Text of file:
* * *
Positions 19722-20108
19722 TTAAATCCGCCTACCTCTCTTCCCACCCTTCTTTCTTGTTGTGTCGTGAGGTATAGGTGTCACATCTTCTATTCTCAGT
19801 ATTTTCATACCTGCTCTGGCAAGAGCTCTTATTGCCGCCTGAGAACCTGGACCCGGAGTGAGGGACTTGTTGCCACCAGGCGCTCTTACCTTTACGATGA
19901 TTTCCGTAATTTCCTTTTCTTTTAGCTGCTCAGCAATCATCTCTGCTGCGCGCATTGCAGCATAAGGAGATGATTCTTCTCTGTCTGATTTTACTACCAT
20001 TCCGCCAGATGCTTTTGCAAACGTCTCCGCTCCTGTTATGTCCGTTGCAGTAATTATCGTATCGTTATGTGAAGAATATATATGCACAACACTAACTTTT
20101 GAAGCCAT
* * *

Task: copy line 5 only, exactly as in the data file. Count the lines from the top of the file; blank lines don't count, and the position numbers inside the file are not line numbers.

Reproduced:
20001 TCCGCCAGATGCTTTTGCAAACGTCTCCGCTCCTGTTATGTCCGTTGCAGTAATTATCGTATCGTTATGTGAAGAATATATATGCACAACACTAACTTTT